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item Fritz, Bradley - Brad

Submitted to: American Society of Agricultural Engineers Meetings Papers
Publication Type: Other
Publication Acceptance Date: 8/3/2004
Publication Date: 8/3/2004
Citation: Fritz, B.K. 2004. Role of atmospheric stability in drift and deposition of aerially applied sprays - preliminary results. American Society of Agricultural Engineers Meetings Papers, August 1-4, 2004, Ottawa, Canada. Paper No. 04-1031.

Interpretive Summary: Drift from aerial application and crop protection materials is influenced by controllable factors, such as nozzle type and spray pressure, and uncontrollable factors, such as wind speed and atmospheric stability. Applicators are responsible for considering atmospheric conditions and adjusting operational factors to maximize on-target deposition and minimize the potential for drift. Generally, greater drift potential has been demonstrated to be associated with greater atmospheric stability. Field trials were conducted over the course of several mornings with the objective of assessing the degree of ground deposition and downwind drift of aerially applied spray treatments under various atmospheric stability conditions. Initial results indicated increased deposition on the ground at farther downwind distances under unstable conditions and greater spray drift under unstable conditions as a result of high wind speeds. These results will help applicators make informed decisions resulting in application of crop protection materials with maximum on-target deposition and minimal off-site drift.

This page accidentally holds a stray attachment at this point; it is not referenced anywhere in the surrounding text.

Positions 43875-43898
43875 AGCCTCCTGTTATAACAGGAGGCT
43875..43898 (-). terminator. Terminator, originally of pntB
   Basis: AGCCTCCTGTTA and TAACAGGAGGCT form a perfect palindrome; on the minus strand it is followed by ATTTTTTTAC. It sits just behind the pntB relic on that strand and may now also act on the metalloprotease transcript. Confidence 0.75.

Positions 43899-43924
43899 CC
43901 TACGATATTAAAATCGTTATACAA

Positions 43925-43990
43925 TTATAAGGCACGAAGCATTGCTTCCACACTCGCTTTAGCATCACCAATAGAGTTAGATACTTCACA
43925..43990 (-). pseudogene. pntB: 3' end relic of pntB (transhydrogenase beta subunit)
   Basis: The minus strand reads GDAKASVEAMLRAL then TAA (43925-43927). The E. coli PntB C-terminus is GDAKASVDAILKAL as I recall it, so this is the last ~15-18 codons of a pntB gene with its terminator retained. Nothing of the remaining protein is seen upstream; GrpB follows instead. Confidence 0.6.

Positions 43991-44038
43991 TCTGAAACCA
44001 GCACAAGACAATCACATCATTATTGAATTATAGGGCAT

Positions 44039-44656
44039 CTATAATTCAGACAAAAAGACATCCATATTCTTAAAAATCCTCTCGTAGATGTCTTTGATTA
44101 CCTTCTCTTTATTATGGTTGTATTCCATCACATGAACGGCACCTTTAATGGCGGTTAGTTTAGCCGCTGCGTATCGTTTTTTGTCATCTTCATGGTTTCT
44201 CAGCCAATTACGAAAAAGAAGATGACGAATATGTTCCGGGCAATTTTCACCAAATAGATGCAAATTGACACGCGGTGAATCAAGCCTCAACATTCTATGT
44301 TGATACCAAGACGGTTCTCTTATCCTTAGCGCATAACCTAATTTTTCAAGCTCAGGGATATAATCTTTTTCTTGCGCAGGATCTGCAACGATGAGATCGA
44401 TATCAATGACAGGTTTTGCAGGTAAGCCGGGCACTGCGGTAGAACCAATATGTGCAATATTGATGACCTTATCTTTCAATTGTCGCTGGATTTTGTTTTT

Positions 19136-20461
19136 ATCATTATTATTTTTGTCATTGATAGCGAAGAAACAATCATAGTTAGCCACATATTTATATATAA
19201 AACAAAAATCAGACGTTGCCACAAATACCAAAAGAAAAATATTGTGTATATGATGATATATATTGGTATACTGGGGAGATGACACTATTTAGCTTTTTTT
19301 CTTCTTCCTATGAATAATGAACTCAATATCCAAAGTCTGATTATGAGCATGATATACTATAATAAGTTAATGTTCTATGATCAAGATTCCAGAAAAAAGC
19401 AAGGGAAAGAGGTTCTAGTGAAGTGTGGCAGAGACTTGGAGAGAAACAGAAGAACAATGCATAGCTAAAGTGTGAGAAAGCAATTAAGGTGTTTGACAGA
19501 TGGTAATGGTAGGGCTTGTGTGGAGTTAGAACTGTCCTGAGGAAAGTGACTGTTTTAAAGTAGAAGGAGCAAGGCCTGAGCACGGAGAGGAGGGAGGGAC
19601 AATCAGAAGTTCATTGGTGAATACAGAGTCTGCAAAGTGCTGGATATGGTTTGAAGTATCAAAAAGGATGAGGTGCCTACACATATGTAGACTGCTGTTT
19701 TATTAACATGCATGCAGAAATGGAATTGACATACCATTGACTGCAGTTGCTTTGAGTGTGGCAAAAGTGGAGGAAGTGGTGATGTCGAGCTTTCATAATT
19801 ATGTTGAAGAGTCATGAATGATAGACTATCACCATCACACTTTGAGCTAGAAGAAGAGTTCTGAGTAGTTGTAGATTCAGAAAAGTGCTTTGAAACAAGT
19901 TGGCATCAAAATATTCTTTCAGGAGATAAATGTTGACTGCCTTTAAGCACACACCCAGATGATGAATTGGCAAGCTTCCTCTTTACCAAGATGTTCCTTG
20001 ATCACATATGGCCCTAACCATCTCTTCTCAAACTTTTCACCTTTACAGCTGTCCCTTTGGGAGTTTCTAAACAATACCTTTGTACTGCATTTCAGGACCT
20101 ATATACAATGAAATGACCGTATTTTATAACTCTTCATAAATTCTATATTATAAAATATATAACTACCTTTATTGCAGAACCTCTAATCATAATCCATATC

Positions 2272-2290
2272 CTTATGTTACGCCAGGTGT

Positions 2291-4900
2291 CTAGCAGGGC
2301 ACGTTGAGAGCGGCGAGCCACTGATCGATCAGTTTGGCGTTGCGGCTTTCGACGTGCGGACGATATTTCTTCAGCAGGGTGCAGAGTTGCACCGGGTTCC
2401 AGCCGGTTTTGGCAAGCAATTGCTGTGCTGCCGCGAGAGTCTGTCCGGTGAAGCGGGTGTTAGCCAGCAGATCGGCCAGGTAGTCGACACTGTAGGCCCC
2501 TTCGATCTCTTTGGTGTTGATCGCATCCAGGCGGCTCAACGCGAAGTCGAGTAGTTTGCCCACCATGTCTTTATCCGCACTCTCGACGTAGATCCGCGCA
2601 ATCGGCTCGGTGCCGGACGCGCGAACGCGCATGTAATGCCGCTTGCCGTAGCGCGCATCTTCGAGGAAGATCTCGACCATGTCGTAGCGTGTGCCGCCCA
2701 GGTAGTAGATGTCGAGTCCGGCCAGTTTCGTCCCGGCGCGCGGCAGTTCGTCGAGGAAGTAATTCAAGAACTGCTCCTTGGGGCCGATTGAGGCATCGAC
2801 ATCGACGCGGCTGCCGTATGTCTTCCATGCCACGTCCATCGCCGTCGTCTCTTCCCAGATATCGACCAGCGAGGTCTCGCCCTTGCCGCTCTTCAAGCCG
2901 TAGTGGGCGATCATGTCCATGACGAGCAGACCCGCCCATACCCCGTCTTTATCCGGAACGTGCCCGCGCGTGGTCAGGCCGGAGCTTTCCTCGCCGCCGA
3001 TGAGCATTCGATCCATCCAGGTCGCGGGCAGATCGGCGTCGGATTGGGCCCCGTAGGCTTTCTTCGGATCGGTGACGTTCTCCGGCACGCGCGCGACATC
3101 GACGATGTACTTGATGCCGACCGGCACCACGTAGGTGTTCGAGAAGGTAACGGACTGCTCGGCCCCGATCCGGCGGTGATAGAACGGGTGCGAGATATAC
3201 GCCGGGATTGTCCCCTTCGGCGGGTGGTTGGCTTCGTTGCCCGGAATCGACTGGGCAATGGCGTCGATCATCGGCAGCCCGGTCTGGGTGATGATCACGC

Technical Abstract: Drift from aerial application of crop protection materials is influenced by many factors, including atmospheric stability. The applicator is responsible for insuring that all factors are considered and that all possible efforts are made to reduce the potential for drift. Atmospheric conditions must be considered and adjustments made based on real time observations and past experience. Many studies have indicated that a more stable atmosphere increases the potential for drift. It is therefore important to have an understanding of atmospheric stability and how it can impact the deposition and drift of aerially applied sprays. The objective of this research was to document the effects of atmospheric stability, especially under very stable to stable conditions, on the deposition and drift of aerially applied sprays. Two treatments, a FIME and a MEDIUM spray, were used. Ground deposition and airborne concentrations of spray were sampled at multiple downwind locations using mylar cards and monofilament line, respectively. Tests were performed beginning at first light and continued for approximately two hours. Sampling during these times gave a high probability that stable and very stable conditions would be encountered. Statistical and graphical analyses indicated that there were no significant differences between treatments, but that stability had a significant effect on ground deposition in the near-field and on airborne concentrations in the far-field. Regression analysis indicated that wind speed was a significant factor for both ground deposition and airborne concentrations in both the near-field and the far-field. These results tend to support previous findings. Several difficulties that turned up in the analysis are discussed, including lack of sufficient samples during stable and ver stable conditions and a need for additional sampling heights. Solutions being implemented in the next set of field studies, i.e. additional sampling heights at each downwind distance location and methodology to increase the number of replications, are also discussed.